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ERIC Number: EJ1068793
Record Type: Journal
Publication Date: 2005
Pages: 29
Abstractor: As Provided
ISSN: ISSN-0973-0559
Academic Web Authoring Mulitmedia Development and Course Management Tools
Halloran, Margaret E.
Journal of Educational Technology, v2 n1 p73-101 Apr-Jun 2005
Course management software enables faculty members to learn one software package for web-based curriculum, assessment, synchronous and asynchronous discussions, collaborative work, multimedia and interactive resource development. There are as many as 109 different course management software packages on the market and several studies have evaluated and compared various aspects of these tools. However, these studies generally focused on checklists of what these products can do, not what these products need to do, or can do well. In addition, there is little data to suggest that the pages created by these software packages were easy to use by the students, or that the use of these tools by faculty increased the quality of instruction experienced by the students. Faculty and students have very different requirements for this one product, faculty need to be able to develop resources quickly and efficiently using this software, while students need to be able to find and access the course materials their instructor has assigned. Therefore, these analyses may be of limited predictive power in determining the applicability of different course management software for deployment by educational institutions. The objective of this study was to evaluate the usability and usefulness of course management software to support traditional classroom instruction from both the faculty and student perspective. This study was done in two parts, the first part asked participants with no experience using course management software to evaluate several packages and choose the one they preferred, and the second part was a follow-up analysis after both faculty and students had used the software for an entire semester. Faculty members and cadets found that course management software (CMS) provided a satisfactory mechanism for web-enabled curriculum delivery to supplement traditional classroom instruction at USAFA. If we had only focused on checklists of what the software products could do, then Blackboard CourseInfo and WebCT would have been considered equal, and Intralearn would have been a distant third. However, Blackboard CourseInfo received higher scores than the other products when ratings were based on user analysis of ease of use and usefulness. Many of the features found in these products such as discussion groups, student web pages and collaborative work areas that contributed to their high number of features were not widely used, nor deemed important by both faculty and cadets. Although some faculty may use these features in the future (and subsequently cadets will use them) as they become more comfortable and familiar with the software and pedagogy, at this time a CMS with an easy to use interface that contains a grade book, automated quizzes and a place to put announcements and course documents should be preferred to one that contains many collaboration features yet also has a difficult navigational interface or hard to use development tools. Many faculty members chose to use Blackboard CourseInfo for a follow on semester for a more in-depth analysis. Although faculty found CourseInfo served most of their needs, many indicated that it lacked some key features necessary for deployment at USAFA, for example there was no way to divide grade books, announcements or documents into multiple sections of the same course without duplicating the entire course. Similarly, it was not possible to share calendars, quiz questions, handouts, or content among instructors teaching the same course. Therefore, this software seems best suited for providing web-enabled instructional support to a faculty member who is teaching one section of a single course, and who does not share large amounts of content with instructors teaching other sections. As predicted, the faculty and cadets had different requirements of the CMS product for developing and accessing resources, respectively. Therefore, if only the faculty's requirements are considered, or if the product is not evaluated by all of the user groups, the probability of purchasing a sub-optimal product for a majority of the users increases. Although the requirements as stated by the faculty and cadets who had been using a CMS for an entire semester were more similar than those gathered from the naive users, often enterprise CMS purchase decisions are made prior to the purchasing of any system. The results obtained in this part of the study will help us determine the requirements for procuring a course management software system for use here at USAFA. Giving faculty an efficient means of entering their homework assignments into a database system is the first and probably most important step to achieving the vision of an integrated portal system that includes the resources the cadets need most, access to homework and reading assignments, course materials and the ability to monitor their progress through checking their grades.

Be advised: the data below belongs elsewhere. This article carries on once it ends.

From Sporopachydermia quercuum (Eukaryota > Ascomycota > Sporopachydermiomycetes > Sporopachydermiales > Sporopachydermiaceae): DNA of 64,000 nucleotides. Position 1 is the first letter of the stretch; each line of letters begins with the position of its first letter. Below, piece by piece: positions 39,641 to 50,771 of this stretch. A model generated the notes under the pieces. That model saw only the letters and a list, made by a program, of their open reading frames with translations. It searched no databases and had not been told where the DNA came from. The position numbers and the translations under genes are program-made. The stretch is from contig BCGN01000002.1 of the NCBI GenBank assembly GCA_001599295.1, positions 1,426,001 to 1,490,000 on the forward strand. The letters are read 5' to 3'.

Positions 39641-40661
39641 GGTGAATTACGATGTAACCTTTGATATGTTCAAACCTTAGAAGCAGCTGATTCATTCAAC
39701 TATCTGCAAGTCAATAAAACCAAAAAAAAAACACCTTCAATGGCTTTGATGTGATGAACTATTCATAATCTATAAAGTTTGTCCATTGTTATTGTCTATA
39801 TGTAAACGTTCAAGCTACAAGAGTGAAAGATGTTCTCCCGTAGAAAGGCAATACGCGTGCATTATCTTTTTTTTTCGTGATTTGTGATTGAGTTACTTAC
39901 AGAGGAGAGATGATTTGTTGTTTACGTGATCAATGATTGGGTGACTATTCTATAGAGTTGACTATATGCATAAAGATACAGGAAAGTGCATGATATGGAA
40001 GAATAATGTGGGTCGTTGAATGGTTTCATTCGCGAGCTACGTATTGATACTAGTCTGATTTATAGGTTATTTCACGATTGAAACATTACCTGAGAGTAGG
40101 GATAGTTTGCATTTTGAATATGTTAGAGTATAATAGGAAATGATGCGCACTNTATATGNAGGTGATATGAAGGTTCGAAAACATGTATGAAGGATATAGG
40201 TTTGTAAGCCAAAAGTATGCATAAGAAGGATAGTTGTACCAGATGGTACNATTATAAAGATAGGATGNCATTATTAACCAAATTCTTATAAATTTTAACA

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Publication Type: Journal Articles; Reports - Research
Education Level: Higher Education; Postsecondary Education
Audience: N/A
Language: English
Sponsor: N/A
Authoring Institution: N/A
Identifiers - Location: Colorado
Grant or Contract Numbers: N/A